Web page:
Cast No Shadow Book Review3 min read

“Beau watched Lynn’s tail lights disappear around the corner as he lit another cigarette. He ran through a mental checklist of items they’d stored at the cabin in the hills, and items they’d need if they were going to lay low and out of sight for the time being. He chuckled to himself as he though about having given up the game just that evening. It seemed the game was still playing him.”

Author: Brandon Dragan                         Published: 2018                               Pages: 65

This short story is set in 1980s Texas and centres on a man, who by day does odd-jobs for his neighbours, but by night hunts drug gangs. With the money he gets from them, he donates to charity or saves for his family. His girlfriend is constantly worried that he’ll get himself hurt, but he is trying to rid the world of bad people. Their nine-year-old son knows his daddy goes out at night, but is too young to understand the gravity of what he does. But when he accidentally involves himself with a drug cartel, Beau is paranoid that someone is out to get him and his family.

One of my favourite books is a collection of short stories by Ramond Carver called What We Talk About When We Talk About Love. So with a soft-spot for them already, I was excited to read this short story. The first interesting thing I would like to say about this book is that none of the dialogue had speech marks around it. The author told me this in advance and said that he chose to do it for two reasons: 1 to keep the pace of the novel, and 2, as a homage to one of his favourite authors, Cormac McCarthy. I personally thought it would be interesting to read as I have never read anything like that before, and wasn’t too concerned about whether it would affect how I read the story. Having now finished, I have to say that I think not having the speech marks really did keep the pace of the novel nicely. I finished the whole thing in about 45 minutes and I do think that the lack of speech marks really helped make the whole thing flow as one piece. Dragan made it clear enough so you knew who was talking, so I don’t think it impeded my ability to enjoy this novel in any way.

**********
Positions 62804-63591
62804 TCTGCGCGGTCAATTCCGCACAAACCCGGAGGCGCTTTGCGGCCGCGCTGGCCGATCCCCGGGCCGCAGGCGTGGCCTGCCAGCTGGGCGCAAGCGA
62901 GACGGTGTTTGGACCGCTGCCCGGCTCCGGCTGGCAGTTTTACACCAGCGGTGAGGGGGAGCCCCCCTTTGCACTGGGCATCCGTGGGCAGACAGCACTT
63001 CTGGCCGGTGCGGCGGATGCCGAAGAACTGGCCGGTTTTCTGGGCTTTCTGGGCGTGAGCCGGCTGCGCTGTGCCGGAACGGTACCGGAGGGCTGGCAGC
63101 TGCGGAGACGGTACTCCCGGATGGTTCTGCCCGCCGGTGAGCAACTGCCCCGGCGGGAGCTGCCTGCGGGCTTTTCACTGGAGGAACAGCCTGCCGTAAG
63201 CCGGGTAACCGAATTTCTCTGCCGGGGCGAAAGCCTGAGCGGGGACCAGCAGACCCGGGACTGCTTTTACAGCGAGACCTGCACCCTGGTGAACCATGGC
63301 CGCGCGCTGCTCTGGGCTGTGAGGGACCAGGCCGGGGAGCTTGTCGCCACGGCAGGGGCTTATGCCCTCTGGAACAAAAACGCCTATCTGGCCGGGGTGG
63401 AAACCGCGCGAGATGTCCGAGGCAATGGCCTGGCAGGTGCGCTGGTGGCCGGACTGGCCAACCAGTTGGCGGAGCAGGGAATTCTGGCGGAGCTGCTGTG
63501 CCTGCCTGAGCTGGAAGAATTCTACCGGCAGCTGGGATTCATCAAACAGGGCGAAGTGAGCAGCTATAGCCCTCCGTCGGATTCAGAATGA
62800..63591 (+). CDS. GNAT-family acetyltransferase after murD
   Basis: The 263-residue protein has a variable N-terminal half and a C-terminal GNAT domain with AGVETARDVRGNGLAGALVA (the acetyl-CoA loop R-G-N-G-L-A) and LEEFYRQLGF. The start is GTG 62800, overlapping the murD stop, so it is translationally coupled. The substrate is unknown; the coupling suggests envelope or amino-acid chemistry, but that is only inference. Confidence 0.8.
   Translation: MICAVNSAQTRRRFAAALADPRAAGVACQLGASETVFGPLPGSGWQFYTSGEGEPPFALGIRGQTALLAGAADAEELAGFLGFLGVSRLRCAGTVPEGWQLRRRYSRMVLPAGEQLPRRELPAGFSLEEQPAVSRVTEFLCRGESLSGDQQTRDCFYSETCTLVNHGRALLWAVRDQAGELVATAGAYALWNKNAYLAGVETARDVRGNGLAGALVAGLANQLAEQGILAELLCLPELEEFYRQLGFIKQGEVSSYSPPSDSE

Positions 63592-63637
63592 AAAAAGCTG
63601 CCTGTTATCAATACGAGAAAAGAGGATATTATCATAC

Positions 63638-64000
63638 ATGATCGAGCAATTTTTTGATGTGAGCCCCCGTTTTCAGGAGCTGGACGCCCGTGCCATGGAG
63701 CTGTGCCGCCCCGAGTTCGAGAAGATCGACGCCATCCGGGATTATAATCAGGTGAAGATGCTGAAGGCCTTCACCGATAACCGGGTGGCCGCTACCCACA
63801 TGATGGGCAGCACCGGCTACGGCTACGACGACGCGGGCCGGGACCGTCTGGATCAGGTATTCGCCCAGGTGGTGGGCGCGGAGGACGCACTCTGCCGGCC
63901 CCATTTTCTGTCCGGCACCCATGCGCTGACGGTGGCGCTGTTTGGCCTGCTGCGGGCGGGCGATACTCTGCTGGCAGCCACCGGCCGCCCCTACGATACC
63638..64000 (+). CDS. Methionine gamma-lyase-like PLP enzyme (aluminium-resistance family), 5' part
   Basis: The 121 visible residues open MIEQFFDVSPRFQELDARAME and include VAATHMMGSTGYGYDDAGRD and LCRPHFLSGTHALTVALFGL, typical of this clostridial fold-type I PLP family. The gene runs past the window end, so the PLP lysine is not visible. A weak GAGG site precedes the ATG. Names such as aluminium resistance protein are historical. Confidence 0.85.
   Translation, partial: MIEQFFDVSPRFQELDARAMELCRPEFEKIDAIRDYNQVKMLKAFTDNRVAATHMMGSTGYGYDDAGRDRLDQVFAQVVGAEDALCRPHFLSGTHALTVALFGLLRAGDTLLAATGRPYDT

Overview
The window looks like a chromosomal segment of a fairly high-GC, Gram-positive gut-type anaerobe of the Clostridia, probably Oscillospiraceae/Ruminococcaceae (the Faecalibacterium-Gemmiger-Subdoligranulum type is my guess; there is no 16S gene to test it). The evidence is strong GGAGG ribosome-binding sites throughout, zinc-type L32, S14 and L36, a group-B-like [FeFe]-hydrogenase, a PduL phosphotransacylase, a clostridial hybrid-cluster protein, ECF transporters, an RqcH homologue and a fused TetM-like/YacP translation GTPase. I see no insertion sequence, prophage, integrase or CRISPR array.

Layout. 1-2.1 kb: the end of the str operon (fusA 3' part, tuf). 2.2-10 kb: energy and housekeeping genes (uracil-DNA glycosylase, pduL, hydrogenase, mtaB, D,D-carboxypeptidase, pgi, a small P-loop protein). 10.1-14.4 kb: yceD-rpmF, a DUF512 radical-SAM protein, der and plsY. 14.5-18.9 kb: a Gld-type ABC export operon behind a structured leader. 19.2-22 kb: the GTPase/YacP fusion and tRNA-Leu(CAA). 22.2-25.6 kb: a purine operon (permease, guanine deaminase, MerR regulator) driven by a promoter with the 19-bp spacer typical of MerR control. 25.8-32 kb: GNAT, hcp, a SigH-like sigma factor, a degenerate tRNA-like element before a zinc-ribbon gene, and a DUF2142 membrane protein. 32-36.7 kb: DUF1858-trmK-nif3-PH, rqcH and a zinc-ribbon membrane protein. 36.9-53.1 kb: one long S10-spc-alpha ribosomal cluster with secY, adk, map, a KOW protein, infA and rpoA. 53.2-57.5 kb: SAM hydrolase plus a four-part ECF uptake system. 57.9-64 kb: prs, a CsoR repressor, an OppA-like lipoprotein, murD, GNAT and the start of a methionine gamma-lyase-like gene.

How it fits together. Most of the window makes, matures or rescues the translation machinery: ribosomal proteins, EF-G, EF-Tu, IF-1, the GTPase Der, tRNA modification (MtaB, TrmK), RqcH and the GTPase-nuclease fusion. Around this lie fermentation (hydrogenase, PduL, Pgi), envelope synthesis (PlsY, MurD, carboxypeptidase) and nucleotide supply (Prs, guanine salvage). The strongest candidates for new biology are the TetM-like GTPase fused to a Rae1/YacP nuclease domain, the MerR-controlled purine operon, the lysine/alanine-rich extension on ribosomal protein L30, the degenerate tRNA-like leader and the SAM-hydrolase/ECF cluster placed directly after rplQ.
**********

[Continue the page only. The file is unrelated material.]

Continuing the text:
Throughout the book’s short pages, I was intrigued where the story would be heading. Obviously there was already an element of tension because the main character was dealing with drug gangs, but I wasn’t too sure what kind o message Dragan was trying to convey with the book. (I, personally, always like short stories which convey some kind of message, so I’m glad this one did too – or at least the one I interpreted anyway!)

The ending was so tense; throughout the short story, Dragan gradually built up suspense, and although I didn’t notice at first, it was only when I realised how much I was holding my breath throughout the last few pages, that I realised how well he had done it. Overall it left me with a an odd feeling – on the one hand, I had fallen in love with the family at the heart of the story – but on the other, I knew how dark and disturbing the story had become by the end. Very reminiscent of Black Mirror or Ken Liu’s The Paper Menagerie.

Dragan is an incredible writer with a definite gift for storytelling. I think it takes a certain talent to be able to tell such a great story in so few pages and I am very eager to read anything else he writes. Well done Brandon.

Thank you to the author, Brandon Dragan, for sending me a copy of this book in exchange for an honest review. 

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